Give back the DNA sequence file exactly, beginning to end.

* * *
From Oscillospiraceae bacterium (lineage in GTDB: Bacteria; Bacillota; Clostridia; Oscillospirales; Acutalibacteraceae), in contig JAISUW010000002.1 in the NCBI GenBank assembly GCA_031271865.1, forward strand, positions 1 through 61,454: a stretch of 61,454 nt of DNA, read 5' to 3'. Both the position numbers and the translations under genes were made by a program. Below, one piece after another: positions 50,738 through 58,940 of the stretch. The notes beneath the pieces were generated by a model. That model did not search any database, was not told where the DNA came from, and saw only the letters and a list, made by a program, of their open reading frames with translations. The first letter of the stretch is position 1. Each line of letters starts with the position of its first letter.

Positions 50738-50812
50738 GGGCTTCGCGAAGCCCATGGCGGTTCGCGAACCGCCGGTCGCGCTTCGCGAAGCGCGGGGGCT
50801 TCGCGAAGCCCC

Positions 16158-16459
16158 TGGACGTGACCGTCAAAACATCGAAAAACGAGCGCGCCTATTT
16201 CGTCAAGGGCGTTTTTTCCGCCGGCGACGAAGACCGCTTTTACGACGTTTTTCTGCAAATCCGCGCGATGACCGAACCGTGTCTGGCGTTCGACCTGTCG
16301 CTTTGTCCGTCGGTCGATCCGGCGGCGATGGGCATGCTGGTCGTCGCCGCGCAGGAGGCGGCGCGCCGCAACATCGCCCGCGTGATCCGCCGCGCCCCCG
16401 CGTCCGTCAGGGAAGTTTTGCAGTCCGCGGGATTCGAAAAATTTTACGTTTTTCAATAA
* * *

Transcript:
From Oscillospiraceae bacterium (lineage in GTDB: Bacteria; Bacillota; Clostridia; Oscillospirales; Acutalibacteraceae), in contig JAISUW010000002.1 in the NCBI GenBank assembly GCA_031271865.1, forward strand, positions 1 through 61,454: a stretch of 61,454 nt of DNA, read 5' to 3'. Both the position numbers and the translations under genes were made by a program. Below, one piece after another: positions 50,738 through 58,940 of the stretch. The notes beneath the pieces were generated by a model. That model did not search any database, was not told where the DNA came from, and saw only the letters and a list, made by a program, of their open reading frames with translations. The first letter of the stretch is position 1. Each line of letters starts with the position of its first letter.

Positions 50738-50812
50738 GGGCTTCGCGAAGCCCATGGCGGTTCGCGAACCGCCGGTCGCGCTTCGCGAAGCGCGGGGGCT
50801 TCGCGAAGCCCC

Positions 16158-16459
16158 TGGACGTGACCGTCAAAACATCGAAAAACGAGCGCGCCTATTT
16201 CGTCAAGGGCGTTTTTTCCGCCGGCGACGAAGACCGCTTTTACGACGTTTTTCTGCAAATCCGCGCGATGACCGAACCGTGTCTGGCGTTCGACCTGTCG
16301 CTTTGTCCGTCGGTCGATCCGGCGGCGATGGGCATGCTGGTCGTCGCCGCGCAGGAGGCGGCGCGCCGCAACATCGCCCGCGTGATCCGCCGCGCCCCCG
16401 CGTCCGTCAGGGAAGTTTTGCAGTCCGCGGGATTCGAAAAATTTTACGTTTTTCAATAA